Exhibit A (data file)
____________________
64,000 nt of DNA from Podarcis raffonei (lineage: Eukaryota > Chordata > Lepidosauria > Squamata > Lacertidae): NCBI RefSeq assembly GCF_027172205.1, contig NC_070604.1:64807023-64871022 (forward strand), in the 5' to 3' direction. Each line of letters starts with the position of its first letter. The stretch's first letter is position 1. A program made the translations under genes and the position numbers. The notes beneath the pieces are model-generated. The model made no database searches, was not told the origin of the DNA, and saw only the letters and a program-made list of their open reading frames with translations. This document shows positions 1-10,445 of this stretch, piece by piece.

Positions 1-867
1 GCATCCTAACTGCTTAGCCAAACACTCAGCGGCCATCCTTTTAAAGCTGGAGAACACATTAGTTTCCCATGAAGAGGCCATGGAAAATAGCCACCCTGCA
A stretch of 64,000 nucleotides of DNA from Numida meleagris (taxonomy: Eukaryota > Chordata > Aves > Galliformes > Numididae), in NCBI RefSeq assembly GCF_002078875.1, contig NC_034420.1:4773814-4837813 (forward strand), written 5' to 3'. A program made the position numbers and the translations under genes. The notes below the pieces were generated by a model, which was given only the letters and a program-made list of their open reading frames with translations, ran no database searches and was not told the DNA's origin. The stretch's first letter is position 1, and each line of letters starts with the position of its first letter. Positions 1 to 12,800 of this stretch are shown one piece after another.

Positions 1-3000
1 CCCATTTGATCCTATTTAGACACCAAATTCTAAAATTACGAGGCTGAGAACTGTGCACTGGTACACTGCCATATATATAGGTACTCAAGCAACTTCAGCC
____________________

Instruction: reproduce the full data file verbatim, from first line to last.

64,000 nt of DNA from Podarcis raffonei (lineage: Eukaryota > Chordata > Lepidosauria > Squamata > Lacertidae): NCBI RefSeq assembly GCF_027172205.1, contig NC_070604.1:64807023-64871022 (forward strand), in the 5' to 3' direction. Each line of letters starts with the position of its first letter. The stretch's first letter is position 1. A program made the translations under genes and the position numbers. The notes beneath the pieces are model-generated. The model made no database searches, was not told the origin of the DNA, and saw only the letters and a program-made list of their open reading frames with translations. This document shows positions 1-10,445 of this stretch, piece by piece.

Positions 1-867
1 GCATCCTAACTGCTTAGCCAAACACTCAGCGGCCATCCTTTTAAAGCTGGAGAACACATTAGTTTCCCATGAAGAGGCCATGGAAAATAGCCACCCTGCA
A stretch of 64,000 nucleotides of DNA from Numida meleagris (taxonomy: Eukaryota > Chordata > Aves > Galliformes > Numididae), in NCBI RefSeq assembly GCF_002078875.1, contig NC_034420.1:4773814-4837813 (forward strand), written 5' to 3'. A program made the position numbers and the translations under genes. The notes below the pieces were generated by a model, which was given only the letters and a program-made list of their open reading frames with translations, ran no database searches and was not told the DNA's origin. The stretch's first letter is position 1, and each line of letters starts with the position of its first letter. Positions 1 to 12,800 of this stretch are shown one piece after another.

Positions 1-3000
1 CCCATTTGATCCTATTTAGACACCAAATTCTAAAATTACGAGGCTGAGAACTGTGCACTGGTACACTGCCATATATATAGGTACTCAAGCAACTTCAGCC